According to the similarities in the gene expression levels, the PAAD samples in the TCGA dataset were clustered into different groups using “ConsensusClusterPlus” (50 iterations, resample rate of 80%, and Pearson correlation; http://www.bioconductor.org/). We performed a PCA via an R package in R v3.6.1 to study the gene expression patterns in different PAAD groups. A single sample gene-set enrichment analysis (ssGSEA) was conducted based on the expression level of 29 immunity-associated signatures using the R package “GSEAbase”. The activity of immune signatures and the immune score were compared between two subgroups using a t-test. The tumor purity of the two subgroups was compared using a Wilcox test. The package “Estimate” was used to calculate the immune score, stroma score and tumor purity of each tumor sample. The relationship between the mutation state or expression level of m6A-related genes and infiltration of immune cells was established and visualized using Tumor Immune Estimation Resource (https://cistrome.shinyapps.io/timer/).

We selected the gene that showed the highest hazard ratio with PAAD prognosis and analyzed its role in the alteration of immune signatures. Quartiles were used to assess the expression level of this gene. The samples with the top 25% expression level of this gene are regarded as “high expression”, while the samples with the bottom 25% expression level of this gene are classified as “low expression”.

Results

Differential expression of m6A-related genes between tumor and normal samples

The results of this study are summarized in a flow chart (Fig. S1). We selected 21 genes (METTL3, METTL14, METTL16, WTAP, KIAA1429, EIF3, IGF2BP1-3, RBM15, RBM15B, ZC3H13, YTHDC1, YTHDC2, YTHDF1, YTHDF2, YTHDF3, HNRNPC, HNRNPA2B1, FTO and ALKBH) based on the existing literature (Batista, 2017; Chai et al., 2019; Dai et al., 2018). The translated products of these genes are essential for the installation, removal and recognition of m6A marks (Table 1). We identified 14 differential m6A-related genes in the TCGA-GTEx cohort. Specifically, five m6A writers (METTL14, METTL16, KIAA1429, RBM15 and ZC3H13) were upregulated in PAAD, and seven m6A readers (YTHDF1, YTHDF2, YTHDF3, IGF2BP2, IGF2BP3, HNRNPA2B1 and HNRNPC) were highly expressed in PAAD. Similarly, two major RNA demethylases, i.e., FTO and ALKBH5, were overexpressed in the tumor samples. In addition, four Gene Expression Omnibus (GEO) datasets (GSE15471, GSE28735, GSE62452 and GSE11838) were used as validation cohorts (Table S1). Genes with the same expression pattern in the TCGA-GTEx cohort and more than three of the four GEO datasets are defined as “validated genes”. The results revealed that HNRNPC, IGF2BP2 and YTHDF1 are highly expressed in PAAD with powerful evidence, while METTL3 and YTHDC2 are less likely to have differential expression (Fig. 1A).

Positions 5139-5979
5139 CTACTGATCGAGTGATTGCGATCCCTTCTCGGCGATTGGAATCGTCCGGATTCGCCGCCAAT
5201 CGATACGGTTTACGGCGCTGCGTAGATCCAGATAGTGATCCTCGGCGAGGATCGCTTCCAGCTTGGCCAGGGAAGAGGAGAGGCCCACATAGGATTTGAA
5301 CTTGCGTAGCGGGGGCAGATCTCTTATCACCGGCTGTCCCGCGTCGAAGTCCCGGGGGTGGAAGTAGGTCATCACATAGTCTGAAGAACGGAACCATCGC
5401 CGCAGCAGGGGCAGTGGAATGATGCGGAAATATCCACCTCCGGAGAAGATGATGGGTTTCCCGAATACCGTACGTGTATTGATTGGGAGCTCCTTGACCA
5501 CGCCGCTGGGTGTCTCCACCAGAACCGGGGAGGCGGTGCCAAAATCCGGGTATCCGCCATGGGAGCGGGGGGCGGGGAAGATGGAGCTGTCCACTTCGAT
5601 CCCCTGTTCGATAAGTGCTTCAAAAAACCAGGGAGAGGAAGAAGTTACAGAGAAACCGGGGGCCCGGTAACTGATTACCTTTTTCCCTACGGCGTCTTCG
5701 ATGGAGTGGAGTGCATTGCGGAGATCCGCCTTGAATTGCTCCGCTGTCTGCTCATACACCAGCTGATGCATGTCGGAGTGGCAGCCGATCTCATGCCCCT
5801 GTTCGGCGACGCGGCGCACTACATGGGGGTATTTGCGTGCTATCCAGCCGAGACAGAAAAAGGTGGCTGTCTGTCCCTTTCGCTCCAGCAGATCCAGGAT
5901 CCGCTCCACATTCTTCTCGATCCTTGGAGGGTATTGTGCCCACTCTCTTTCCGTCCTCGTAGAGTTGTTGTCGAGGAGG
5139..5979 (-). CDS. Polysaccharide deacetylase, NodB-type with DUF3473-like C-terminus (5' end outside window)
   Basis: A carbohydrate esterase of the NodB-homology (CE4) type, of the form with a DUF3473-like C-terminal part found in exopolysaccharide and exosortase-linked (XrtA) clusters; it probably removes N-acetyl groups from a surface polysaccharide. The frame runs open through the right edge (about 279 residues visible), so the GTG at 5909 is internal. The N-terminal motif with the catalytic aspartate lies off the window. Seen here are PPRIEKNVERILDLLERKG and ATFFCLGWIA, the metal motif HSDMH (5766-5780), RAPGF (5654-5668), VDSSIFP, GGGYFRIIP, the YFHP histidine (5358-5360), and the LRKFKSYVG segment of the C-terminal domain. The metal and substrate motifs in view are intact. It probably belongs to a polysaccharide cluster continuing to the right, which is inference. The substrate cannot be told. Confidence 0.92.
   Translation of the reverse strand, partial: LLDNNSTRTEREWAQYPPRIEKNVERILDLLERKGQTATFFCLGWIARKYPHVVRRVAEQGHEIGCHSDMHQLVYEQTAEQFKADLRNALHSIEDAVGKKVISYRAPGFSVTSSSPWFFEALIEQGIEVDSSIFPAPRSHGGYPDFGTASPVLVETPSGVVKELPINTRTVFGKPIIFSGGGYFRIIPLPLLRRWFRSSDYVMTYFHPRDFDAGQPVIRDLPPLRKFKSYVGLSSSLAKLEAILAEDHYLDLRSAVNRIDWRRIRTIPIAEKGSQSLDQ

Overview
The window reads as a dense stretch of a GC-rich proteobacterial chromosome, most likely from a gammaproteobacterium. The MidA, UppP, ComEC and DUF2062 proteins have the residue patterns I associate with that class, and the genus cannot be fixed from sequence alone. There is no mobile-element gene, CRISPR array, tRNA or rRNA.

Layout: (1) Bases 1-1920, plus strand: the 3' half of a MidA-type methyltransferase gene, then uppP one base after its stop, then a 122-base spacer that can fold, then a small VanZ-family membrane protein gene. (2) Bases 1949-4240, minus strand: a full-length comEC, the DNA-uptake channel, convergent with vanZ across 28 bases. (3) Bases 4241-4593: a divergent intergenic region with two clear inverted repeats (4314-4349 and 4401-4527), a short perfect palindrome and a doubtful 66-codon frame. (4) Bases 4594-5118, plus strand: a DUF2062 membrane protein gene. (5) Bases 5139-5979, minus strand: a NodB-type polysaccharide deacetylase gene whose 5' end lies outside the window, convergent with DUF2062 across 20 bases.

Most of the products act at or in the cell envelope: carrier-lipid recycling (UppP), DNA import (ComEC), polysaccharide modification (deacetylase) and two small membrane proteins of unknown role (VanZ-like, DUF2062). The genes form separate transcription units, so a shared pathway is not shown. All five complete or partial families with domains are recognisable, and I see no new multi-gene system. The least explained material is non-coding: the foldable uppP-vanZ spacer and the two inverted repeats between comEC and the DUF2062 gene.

Table 1:
The basic information of the included m6A-related genes.
Gene_name The role in m6Aa Ensemble Location
METTL3 Writer ENSG00000165819 Chromosome 14, NC_000014.9
METTL14 Writer ENSG00000145388 Chromosome 4, NC_000004.12
METTL16 Writer ENSG00000127804 Chromosome 17, NC_000017.11
WTAP Writer ENSG00000146457 Chromosome 6, NC_000006.12
KIAA1429 Writer ENSG00000164944 Chromosome 8, NC_000008.11
RBM15 Writer ENSG00000162775 Chromosome 1, NC_000001.11
RBM15B Writer ENSG00000259956 Chromosome 3, NC_000003.12
ZC3H13 Writer ENSG00000123200 Chromosome 13, NC_000013.11
EIF3A Reader ENSG00000107581 Chromosome 10, NC_000010.11
IGF2BP1 Reader ENSG00000159217 Chromosome 17, NC_000017.11
IGF2BP2 Reader ENSG00000073792 Chromosome 3, NC_000003.12
IGF2BP3 Reader ENSG00000016797 Chromosome 7, NC_000007.14
YTHDC1 Reader ENSG00000083896 Chromosome 4, NC_000004.12
YTHDC2 Reader ENSG00000047188 Chromosome 5, NC_000005.10
YTHDF1 Reader ENSG00000149658 Chromosome 20, NC_000020.11
YTHDF2 Reader ENSG00000198492 Chromosome 1, NC_000001.11
YTHDF3 Reader ENSG00000185728 Chromosome 8, NC_000008.11
HNRNPC Reader ENSG00000092199 Chromosome 14, NC_000014.9
HNRNPA2B1 Reader ENSG00000122566 Chromosome 7, NC_000007.14